Listen Up, HR Program Managers and Mental Health Innovators!
Behold Boatloads of Compelling Guided Imagery Research on Improving Stress, Anxiety, Depression, and Quality of Life!
Posted: April 20, 2021
There’s an iconic jaw-dropper of a study1 from the early sixties that makes a stunning point about the power of the mind over an allergic reaction – in this case, on the skin.
Drs. Ikemi and Nakagawa at Yokohama City University School of Medicine in Japan studied 13 boys known to be hypersensitive to the leaves of the Japanese wax tree, which delivers an allergic reaction very similar to poison ivy – itching, swelling, redness, and blisters.
The investigators touched their blind-folded student-subjects on one arm with innocuous leaves, telling the boys, who were in a relaxed trance state, they were the poisonous product of the wax tree. All 13 boys showed eruptive skin reactions of varying proportions.
Posted: February 23, 2021
The databases for mind-body research on guided imagery and meditation just keep on growing, I’m happy to report. There’s a steady growth of well designed, randomized clinical trials that yield promising-to-robust results.
And – be still my heart! - there’s now enough of a cache of respectable research to generate systematic reviews, meta-analyses, scoping reviews, bubble maps, the works. This, people, is a significant step up.
Posted: December 14, 2020
When we get to talking about the N.O.W. Tone Therapy System, one of the similarities people often draw is to Tibetan singing bowls — and in fact, sound therapy in one form or another has been around for thousands of years, with sound wave therapy specifically originating in the 1950s.
Tone therapy in particular, with its clear frequencies and vibrations, has been shown in various studies to offer a myriad of benefits:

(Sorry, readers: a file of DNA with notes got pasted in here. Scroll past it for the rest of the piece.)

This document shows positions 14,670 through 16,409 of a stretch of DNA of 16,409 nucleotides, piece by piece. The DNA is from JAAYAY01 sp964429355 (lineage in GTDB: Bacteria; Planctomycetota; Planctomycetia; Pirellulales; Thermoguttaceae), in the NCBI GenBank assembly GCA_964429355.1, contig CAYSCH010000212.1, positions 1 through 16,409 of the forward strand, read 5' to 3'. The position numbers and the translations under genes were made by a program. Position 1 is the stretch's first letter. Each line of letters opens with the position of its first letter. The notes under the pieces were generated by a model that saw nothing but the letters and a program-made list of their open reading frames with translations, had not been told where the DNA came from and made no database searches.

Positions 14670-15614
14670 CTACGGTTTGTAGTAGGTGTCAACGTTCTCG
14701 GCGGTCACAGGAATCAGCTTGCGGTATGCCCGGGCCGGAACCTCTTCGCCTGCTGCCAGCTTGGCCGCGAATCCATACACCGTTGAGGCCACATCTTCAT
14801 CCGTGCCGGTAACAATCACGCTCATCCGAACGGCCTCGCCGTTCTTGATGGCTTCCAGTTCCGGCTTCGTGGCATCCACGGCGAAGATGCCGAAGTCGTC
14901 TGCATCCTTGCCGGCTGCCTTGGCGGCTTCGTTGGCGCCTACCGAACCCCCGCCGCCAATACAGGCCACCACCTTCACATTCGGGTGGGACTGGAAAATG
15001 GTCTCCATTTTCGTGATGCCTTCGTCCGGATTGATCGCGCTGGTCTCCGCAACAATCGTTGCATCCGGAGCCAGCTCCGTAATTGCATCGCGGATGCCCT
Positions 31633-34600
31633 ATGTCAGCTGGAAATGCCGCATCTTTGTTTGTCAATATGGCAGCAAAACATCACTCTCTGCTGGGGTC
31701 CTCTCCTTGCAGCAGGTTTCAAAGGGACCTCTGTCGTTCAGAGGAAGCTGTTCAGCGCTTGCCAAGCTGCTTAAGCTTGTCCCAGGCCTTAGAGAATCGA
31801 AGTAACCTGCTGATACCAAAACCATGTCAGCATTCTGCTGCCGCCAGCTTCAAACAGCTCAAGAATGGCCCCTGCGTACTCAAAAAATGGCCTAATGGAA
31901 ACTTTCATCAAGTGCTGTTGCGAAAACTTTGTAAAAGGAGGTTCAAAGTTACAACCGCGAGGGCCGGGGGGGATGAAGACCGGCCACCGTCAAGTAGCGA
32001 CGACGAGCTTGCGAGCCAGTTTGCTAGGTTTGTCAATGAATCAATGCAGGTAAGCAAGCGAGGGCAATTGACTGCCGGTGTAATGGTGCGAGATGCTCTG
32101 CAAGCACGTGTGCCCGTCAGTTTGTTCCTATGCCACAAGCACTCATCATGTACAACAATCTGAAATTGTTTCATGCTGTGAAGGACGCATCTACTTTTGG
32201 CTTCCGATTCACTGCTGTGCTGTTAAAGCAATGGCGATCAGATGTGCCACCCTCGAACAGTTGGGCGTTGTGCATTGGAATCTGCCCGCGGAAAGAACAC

Posted: November 10, 2020
Published in September of this year, a new ongoing study from the University of Leicester and the University of South Australia found that “night-owl” patients with Type 2 diabetes exercised a total of 56% less than their “early-bird” counterparts. They also regularly went to sleep and exercised later, and the intensity of that activity peaked at lower levels.
Posted: January 27, 2020
Recent studies are clarifying and refining what works best for reducing the severity of posttraumatic stress symptoms in our Veterans, turning long-held assumptions upside down.
Two recent studies find that general meditation training (ie, practices that do not focus on specific traumas, but instead serve as all-round resilience and self-regulation training) can do a way better job at reducing symptoms than what for years was touted at the V.A. as preferred therapies: Prolonged Exposure Therapy (PE) and Present-Centered Therapy (PCT).
Posted: August 26, 2019
Researchers from Duke University School of Medicine in Durham, NC, conducted a randomized controlled pilot comparing the viability of two mind-body workplace stress reduction programs - one therapeutic yoga-based and the other mindfulness-based - in order to set the stage for larger cost-effectiveness trials. Additionally, 2 delivery venues of the mindfulness-based program were evaluated (online vs. in-person).
Group differences were examined over time on perceived stress and secondary measures to clarify which variables to include in future studies: sleep quality, mood, pain levels, work productivity, mindfulness, blood pressure, breathing rate, and heart rate variability.
Posted: August 06, 2019
MD Anderson’s Department of Palliative, Rehabilitation and Integrative Medicine recently evaluated the impact of 4 different integrative, mind-body therapies on the symptom distress of cancer patients and their caregivers.
They looked at guided meditation, yoga, massage therapy, & acupuncture.
Posted: May 01, 2019
A breakthrough German studyi in 2018 looked at 264 employees suffering from elevated stress levels and randomly assigned them to either a stress management program or a waitlist control group.
The stress management program consisted of 7 sessions of cognitive and mind-body emotional regulation techniques, in keeping with research showing that mindfulness, guided imagery, and meditation are efficacious at improving workplace health, employee well-being, and work performanceii.
Posted: April 05, 2019
For nearly 25 years, ever since my son built me a Health Journeys website as a birthday present in 1995, I’ve been searching the databases for new research on guided imagery – usually on a weekly basis.
At first it was a real fool’s errand, because there was so little there.